4. It is common knowledge that physicians in the United States earn more than physicians in other industrial nations. Extensive training and hard work is rewarded by respectable pay checks. Many worry that their living standards will drop if a national healthcare system is passed. Moreover, current reform advocates preventative care which may live certain specialties out of the loop. After years of training to be of service to society, these specialties may become obsolete.
  5. Many people like to know that if they are insured, the care they need will be available to them when it is needed. It is perceived that extending healthcare benefits to all will lead to long waiting lines and if this were the case, many individuals are rightfully afraid of the cost to their lives and quality of living.

PROs:

  1. Patients are more likely to get preventive care if they are insured. Healthcare services cost a lot of money. Many people have been bankrupted as a direct result of their inability to pay medical bills, which include hospital stay, physician and auxiliary care visits (home health nurses & therapists), as well as, pharmaceutical aids and medical supplies. This means that the health and financial well-being of patients are affected by any laws that offer improved access to healthcare services.
  2. Preventative care saves hospitals and tax-payers money. Although not a primary concern for nurses, they were quick to point out that the under-insured and uninsured patients who make it to the hospital only arrive when they are so sick that they may never be completely healed from a disease that could have been prevented with the right out-patient care. Due to the advanced progression of their illness upon admission, these patients stay longer in hospitals and respond less to conventional therapies. The result is a very high cost for the care provided. Since these individuals cannot pay, in many instances, the hospitals are stuck with the bills. In order to pay off debts accrued the hospitals increase the cost of care for those who can pay. It is a logical solution that now affects law abiding tax payers which could have been prevented.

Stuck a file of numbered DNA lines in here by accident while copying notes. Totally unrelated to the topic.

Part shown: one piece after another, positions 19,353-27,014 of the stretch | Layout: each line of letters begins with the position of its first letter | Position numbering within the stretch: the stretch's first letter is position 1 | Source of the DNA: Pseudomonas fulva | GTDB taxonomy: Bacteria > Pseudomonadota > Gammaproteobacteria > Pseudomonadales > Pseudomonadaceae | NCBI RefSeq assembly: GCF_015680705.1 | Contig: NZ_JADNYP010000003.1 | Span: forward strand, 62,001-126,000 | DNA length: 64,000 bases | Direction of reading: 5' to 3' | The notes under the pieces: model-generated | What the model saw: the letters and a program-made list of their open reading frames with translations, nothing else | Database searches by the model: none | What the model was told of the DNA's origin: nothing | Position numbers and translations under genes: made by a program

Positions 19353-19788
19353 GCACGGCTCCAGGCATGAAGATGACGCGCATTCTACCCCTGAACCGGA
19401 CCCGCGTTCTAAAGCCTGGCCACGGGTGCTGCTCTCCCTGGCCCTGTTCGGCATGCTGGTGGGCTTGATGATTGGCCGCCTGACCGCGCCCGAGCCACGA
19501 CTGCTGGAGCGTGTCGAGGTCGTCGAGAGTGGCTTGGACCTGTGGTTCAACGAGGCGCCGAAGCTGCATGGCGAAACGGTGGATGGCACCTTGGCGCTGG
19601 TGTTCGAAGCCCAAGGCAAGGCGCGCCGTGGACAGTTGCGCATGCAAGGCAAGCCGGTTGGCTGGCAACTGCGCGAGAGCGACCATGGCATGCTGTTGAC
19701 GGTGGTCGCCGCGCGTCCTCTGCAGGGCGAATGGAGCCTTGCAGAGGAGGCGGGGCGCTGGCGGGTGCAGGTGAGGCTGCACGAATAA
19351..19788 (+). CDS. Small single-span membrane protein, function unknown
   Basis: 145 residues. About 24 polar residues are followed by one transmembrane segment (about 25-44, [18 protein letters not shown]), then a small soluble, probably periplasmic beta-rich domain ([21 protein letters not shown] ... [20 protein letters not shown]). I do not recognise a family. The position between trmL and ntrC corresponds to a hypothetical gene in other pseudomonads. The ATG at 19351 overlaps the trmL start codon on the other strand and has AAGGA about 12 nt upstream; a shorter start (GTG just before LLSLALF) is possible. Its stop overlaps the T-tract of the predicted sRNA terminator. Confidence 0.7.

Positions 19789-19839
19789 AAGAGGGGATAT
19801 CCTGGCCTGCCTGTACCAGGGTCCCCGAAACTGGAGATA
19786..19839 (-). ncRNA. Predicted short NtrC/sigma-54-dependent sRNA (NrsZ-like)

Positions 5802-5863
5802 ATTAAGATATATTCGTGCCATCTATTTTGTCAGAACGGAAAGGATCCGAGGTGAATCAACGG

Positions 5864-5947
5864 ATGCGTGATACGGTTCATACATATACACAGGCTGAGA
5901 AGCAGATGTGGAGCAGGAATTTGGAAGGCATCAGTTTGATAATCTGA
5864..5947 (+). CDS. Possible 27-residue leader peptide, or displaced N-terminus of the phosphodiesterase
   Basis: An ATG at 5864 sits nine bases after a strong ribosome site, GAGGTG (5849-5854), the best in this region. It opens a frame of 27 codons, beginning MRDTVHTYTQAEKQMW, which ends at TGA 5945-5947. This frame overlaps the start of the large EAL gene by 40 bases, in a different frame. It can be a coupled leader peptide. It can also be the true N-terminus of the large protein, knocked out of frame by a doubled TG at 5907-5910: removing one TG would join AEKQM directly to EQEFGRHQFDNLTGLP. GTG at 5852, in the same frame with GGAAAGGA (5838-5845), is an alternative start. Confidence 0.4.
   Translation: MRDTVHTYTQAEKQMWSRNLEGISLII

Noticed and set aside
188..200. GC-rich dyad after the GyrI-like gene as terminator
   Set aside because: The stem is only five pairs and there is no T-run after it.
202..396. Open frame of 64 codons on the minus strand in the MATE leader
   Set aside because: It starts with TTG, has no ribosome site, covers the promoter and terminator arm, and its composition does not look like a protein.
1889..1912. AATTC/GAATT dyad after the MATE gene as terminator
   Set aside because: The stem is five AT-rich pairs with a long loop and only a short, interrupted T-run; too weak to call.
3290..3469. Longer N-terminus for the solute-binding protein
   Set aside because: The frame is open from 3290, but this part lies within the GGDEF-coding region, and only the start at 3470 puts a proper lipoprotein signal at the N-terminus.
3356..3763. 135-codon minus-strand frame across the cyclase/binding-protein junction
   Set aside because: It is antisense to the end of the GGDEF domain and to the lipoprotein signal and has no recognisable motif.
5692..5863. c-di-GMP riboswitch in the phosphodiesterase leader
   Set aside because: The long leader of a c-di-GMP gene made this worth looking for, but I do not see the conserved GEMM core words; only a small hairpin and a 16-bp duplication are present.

3. People that are chronically ill cannot work and pay for healthcare. Some end up homeless and become society’s problem relying on assistance from private parties or city government. If everyone was insured, many people who require frequent medical care will be taken care of, thus reducing the number of homeless people in society.
  4. The U.S. is the only industrial nation that does not offer healthcare coverage to all its people.
  5. In a system that relies solely on profit motivated insurance companies to provide compensation, access to certain needed therapies become limited if they are not approved by the patient’s insurance company. These used to be most prevalent with the introduction of HMOs and have since improved. Still it is a stain many organizations prefer not to discuss. As people whose sole reason for being is the care of patients it is no wonder that many will like a system where compensation did not play such an indelible role.

Conclusion:

Overall, during the interview process that led to this article, it became apparent that most healthcare workers opinions on access to healthcare were greatly influenced by the role they played in the care of their patients. It was quite apparent that the nurse’s role as patient advocate greatly influenced their view on healthcare reform and a universal healthcare system. An overwhelming number of nurses were in support of a system that offered coverage to every patient that walked through the hospital doors. Physicians, who were more likely to voice concerns over structure, efficacy, and compensation, were less likely to provide support of a system that will drastically change the existing landscape.